The politics of 'lifelong learning' in post-1997 Hong Kong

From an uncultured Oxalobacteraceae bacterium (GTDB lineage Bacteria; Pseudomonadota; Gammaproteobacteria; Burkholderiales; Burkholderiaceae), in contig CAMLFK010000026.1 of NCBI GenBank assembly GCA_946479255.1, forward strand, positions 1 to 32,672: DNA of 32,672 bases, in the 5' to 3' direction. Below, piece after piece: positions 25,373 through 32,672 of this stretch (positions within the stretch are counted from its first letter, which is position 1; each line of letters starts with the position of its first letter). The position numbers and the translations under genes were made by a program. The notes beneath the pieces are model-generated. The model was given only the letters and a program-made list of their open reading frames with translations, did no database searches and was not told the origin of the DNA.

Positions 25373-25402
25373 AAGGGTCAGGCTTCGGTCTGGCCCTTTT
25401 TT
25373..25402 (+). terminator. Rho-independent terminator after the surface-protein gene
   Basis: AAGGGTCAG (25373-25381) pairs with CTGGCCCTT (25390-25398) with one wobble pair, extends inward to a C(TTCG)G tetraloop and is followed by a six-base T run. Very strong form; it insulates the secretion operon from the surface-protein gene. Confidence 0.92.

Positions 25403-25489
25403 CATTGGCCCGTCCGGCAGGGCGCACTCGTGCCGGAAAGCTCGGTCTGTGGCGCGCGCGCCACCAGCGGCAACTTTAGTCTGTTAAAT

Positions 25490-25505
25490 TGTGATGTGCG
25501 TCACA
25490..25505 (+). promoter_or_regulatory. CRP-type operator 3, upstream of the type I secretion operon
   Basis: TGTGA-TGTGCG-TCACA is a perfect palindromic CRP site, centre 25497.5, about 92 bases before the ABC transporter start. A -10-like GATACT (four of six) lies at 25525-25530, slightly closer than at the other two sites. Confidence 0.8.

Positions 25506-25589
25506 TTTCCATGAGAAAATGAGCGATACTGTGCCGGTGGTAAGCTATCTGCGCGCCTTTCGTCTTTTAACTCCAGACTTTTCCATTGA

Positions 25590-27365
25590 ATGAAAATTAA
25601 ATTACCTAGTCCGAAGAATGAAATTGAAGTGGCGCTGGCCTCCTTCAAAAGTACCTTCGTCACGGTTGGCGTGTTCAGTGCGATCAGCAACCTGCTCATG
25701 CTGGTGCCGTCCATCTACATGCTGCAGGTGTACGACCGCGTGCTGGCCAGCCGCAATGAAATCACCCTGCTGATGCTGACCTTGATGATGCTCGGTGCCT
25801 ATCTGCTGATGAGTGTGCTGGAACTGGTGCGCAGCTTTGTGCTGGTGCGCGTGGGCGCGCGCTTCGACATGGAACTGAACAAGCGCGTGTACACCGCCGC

This article is concerned with the politics of lifelong learning policy in post-1997 Hong Kong (HK). The paper is in four parts. Continuing Education, recast as 'lifelong learning', is to be the cornerstone of the post-Handover education reform agenda. The lineaments of a familiar discourse are evident in the Education Commission policy documents. However, to view recent HK education policy just in terms of an apparent convergence with global trends would be to neglect the ways in which the discourse of lifelong learning has been tactically deployed to serve local political agendas. In the second part of this paper, I outline what Scott has called HK's 'disarticulated' political system following its retrocession to China and attempts by an executive-led administration to demonstrate 'performance legitimacy'--through major policy reforms--in the absence of (democratic) political legitimacy. Beijing's designation of HK as a (depoliticized) 'economic' city within greater China must also be taken into account. It is against this political background that the strategic deployment of a 'lifelong learning' discourse needs to be seen. In the third section of this paper, I examine three recent policy episodes to illustrate how lifelong learning discourse has been adopted and has evolved to meet changing circumstances in HK. Finally, I look at the issue of public consultation. The politics of education policy in HK may be seen to mirror at a micro-level, the current macro-level contested interpretations of HK's future polity.